Here Comes Everybody: The Power of Organizing without Organizations

Here Comes Everybody: The Power of Organizing without Organizations

Hardback

By (author) Clay Shirky

List price $31.42

Unavailable - AbeBooks may have this title.

Additional formats available

Format
Paperback $11.74
  • Publisher: ALLEN LANE
  • Format: Hardback | 336 pages
  • Dimensions: 154mm x 236mm x 34mm | 640g
  • Publication date: 28 February 2008
  • Publication City/Country: London
  • ISBN 10: 0713999896
  • ISBN 13: 9780713999891
  • Illustrations note: 8-10 b+w
  • Sales rank: 284,188

Product description

A woman loses her phone, and recruits an army of volunteers to get it back. A dissatisfied airline passenger spawns a movement with her web log. Citizens with camera-phones are more effective than photojournalists at documenting the London Transport bombings. The world's largest encyclopedia is created by unmanaged participants. A handful of kids in Belarus create a political protest the state is powerless to stop ...Everywhere you look, groups of people are coming together to share with one another, work together, or take some kind of public action. For the first time in history, we have tools that truly allow for this.In the same way the printing press amplified the individual mind and the telephone amplified two-way conversation, now a host of new tools, from instant messages and mobile phones to weblogs and wikis, amplify group communication. And because we are natively good at working in groups, this amplification of group effort will change more than business models: it will change society. What does it mean that someone with a laptop can spark a movement that changes the fortunes of a billion-dollar-industry or help topple a government? This profound and larger social impact is only now being explored. In "Here Comes Everybody" Clay Shirky, one of the new culture's wisest observers, give us his lucid and penetrating analysis on what the impact of this social revolution will be - for better or worse - on what we do, and who we are.

Other people who viewed this bought:

Showing items 1 to 10 of 10

Other books in this category

Showing items 1 to 11 of 11
Categories:

Author information

Clay Shirky writes, teaches, and consults on the social and economic effects of the internet, especially on places where our social and technological networks overlap. His goal is to describe the intersection of social tools and social life, helping people both to understand what's happening around them, and how tools could be designed that better support social activity. A professor at NYU's Interactive Telecommunications Program, he has consulted for Nokia, Procter and Gamble, News Corp., the BBC, the US Navy, and Lego. Over the years, his writings have appeared in The New York Times, the Wall Street Journal, the Harvard Business Review, Wired, and IEEE Computer. Pivotal articles include 'Exiting Deanspace', an analysis of Howard Dean's loss of the US Democratic nomination in 2004, and how his web campaign may actually have contributed to the loss, and 'Power Laws, Weblogs, and Inequality', about the ways that the social dynamics of online communication tend to create great imbalances of attention. A regular keynote speaker at tech conferences, he has never believed that technology is an end unto itself; rather it is our use of technology that matters.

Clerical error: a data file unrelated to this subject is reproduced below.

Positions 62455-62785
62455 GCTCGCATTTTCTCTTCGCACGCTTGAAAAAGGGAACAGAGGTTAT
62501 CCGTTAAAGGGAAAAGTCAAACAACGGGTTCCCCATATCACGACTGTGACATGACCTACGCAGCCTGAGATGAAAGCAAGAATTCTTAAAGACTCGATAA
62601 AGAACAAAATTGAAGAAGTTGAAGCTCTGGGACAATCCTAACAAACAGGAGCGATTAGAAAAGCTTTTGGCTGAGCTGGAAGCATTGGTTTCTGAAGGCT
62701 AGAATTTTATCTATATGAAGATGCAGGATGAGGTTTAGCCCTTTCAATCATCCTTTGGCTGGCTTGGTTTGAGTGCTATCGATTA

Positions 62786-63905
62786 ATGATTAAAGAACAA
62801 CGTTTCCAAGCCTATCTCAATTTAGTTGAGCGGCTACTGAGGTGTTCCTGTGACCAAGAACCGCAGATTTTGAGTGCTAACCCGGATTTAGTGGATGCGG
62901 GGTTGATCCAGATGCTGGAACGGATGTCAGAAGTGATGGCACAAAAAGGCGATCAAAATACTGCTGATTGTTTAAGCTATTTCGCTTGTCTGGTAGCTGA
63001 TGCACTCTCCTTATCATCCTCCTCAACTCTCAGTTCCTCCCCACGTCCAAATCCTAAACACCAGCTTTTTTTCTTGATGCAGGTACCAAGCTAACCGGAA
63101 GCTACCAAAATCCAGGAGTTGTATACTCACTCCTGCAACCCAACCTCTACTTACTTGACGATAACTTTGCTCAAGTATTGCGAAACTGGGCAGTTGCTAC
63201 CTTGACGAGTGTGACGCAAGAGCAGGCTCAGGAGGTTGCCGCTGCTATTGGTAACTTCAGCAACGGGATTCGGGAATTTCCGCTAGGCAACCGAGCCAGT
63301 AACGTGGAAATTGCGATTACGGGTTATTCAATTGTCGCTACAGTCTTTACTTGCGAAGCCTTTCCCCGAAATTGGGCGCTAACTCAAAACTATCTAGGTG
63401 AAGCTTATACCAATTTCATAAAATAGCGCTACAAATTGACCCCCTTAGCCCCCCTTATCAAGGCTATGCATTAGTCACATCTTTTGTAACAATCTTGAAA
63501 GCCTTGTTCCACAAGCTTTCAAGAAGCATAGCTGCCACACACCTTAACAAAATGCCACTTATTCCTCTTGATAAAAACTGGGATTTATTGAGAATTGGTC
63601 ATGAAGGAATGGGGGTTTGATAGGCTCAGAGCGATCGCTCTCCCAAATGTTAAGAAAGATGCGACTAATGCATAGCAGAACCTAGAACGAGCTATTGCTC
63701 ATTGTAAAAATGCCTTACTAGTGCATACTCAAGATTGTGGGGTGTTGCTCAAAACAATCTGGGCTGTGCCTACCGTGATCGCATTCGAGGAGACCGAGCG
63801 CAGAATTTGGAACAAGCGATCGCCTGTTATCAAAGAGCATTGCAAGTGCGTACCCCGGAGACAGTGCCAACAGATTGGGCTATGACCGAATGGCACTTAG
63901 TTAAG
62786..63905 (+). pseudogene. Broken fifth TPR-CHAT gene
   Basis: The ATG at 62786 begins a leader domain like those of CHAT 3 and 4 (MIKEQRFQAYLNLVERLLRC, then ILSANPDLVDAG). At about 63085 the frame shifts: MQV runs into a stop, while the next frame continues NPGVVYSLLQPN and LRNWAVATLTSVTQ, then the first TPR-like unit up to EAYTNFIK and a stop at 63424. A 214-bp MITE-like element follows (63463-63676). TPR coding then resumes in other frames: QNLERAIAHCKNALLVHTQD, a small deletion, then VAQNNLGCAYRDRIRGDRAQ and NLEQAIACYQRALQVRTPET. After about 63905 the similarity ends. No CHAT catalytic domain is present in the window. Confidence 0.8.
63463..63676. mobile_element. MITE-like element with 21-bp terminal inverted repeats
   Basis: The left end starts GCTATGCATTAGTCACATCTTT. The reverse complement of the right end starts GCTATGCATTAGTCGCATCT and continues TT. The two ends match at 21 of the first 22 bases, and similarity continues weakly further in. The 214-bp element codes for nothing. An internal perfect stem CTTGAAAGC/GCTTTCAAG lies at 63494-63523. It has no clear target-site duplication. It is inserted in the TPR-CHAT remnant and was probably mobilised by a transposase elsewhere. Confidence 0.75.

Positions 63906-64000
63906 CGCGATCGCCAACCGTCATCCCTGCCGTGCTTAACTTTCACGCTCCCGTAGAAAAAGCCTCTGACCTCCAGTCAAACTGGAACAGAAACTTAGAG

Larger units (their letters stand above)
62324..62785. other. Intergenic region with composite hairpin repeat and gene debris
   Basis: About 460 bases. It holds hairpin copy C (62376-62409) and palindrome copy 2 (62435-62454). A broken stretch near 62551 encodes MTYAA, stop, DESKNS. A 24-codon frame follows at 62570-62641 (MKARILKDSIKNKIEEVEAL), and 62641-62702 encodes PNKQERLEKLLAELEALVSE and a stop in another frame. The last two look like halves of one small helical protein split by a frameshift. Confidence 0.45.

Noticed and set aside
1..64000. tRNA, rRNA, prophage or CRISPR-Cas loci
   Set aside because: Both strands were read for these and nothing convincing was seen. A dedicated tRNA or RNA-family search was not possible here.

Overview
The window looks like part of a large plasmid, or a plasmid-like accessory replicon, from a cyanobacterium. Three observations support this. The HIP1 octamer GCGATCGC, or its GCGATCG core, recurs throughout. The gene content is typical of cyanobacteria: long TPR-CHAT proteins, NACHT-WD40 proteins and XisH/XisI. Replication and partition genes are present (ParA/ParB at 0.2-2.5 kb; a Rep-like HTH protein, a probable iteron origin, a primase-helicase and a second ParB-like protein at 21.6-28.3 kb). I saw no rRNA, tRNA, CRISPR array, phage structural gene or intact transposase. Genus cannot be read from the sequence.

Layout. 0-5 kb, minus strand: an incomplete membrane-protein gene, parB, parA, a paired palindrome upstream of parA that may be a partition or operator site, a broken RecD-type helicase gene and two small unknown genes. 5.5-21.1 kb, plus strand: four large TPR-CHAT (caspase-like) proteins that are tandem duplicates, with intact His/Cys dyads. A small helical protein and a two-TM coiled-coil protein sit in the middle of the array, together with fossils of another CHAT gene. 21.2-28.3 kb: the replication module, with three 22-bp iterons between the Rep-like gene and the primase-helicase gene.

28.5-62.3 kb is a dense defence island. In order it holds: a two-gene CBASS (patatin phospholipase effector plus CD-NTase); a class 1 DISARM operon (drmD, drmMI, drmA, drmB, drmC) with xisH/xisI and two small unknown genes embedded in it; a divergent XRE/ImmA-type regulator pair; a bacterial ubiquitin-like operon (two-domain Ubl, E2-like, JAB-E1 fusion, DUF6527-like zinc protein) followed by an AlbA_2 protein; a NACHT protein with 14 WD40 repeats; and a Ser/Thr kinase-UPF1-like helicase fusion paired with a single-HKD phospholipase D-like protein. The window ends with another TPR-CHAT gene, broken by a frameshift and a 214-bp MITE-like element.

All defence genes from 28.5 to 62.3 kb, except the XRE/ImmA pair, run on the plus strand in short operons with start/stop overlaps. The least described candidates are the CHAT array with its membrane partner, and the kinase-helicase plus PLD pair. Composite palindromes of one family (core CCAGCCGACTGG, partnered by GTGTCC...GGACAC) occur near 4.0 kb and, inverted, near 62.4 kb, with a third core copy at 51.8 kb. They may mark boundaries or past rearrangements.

Review quote

'Clay has long been one of my favorite thinkers on all things Internet -- not only is he smart and articulate, but he's one of those people who is able to crystallize the half-formed ideas that I've been trying to piece together into glittering, brilliant insights that make me think, yes, of course, that's how it all works' - Cory Doctorow, co-editor of Boing Boing and author of, Overclocked: Stories of the Future Present " 'In story after story, Clay masterfully makes the connections as to why business, society and our lives continue to be transformed by a world of net-enabled social tools. His pattern-matching skills are second to none' Ray Ozzie, Microsoft Chief Software Architect

Editorial reviews

With newfangled technology like cell-phone photography and Internet bloggery, the course of human events is entering a new epoch, a networking guru informs us.Today, active groups can form where such formations were once impossible, declares Shirky (Interactive Telecommunications Group/NYU). Such modern configurations of power based on the free exchange of information can change society. So toss out all those old organization charts: The Internet, according to the author's facts, figures and theories, offers organization without management, networking without hierarchy. There is no institutional overhead, no cost in failure. Now we can publish before editing, Wikipedia being the prime example. In this new modality, victims of an abusive priest find redress together, stay-at-home moms consult communally, networking terrorists plot evil and anorexic teens confer on ways to starve. Collective action is almost effortless, and evanescent flash-mob events are easy to organize, often to the consternation of authorities. Viral networking can spread like the flu, distant conversation is as simple as pecking on a keyboard and everyone can be a journalist, a publisher, an encyclopedia editor. Shirky, with his illustrative anecdotes, provides back stories for latter-day groupies who log onto Flickr, Meetup, Groklaw and those sometimes fleeting wikis. He clearly applies the theories of power-law distribution and collective action, though as the discussion turns to Coasean Theory or the thoughts of Vilfredo Pareto it leans a bit toward the didactic. All that's needed, says the author, is the promise of a useful outcome, appropriate tools and agreement of participants to afford a platform for networking groups, like Archimedes, to move the world.Some wise observations amidst a predominantly old-news text. (Kirkus Reviews)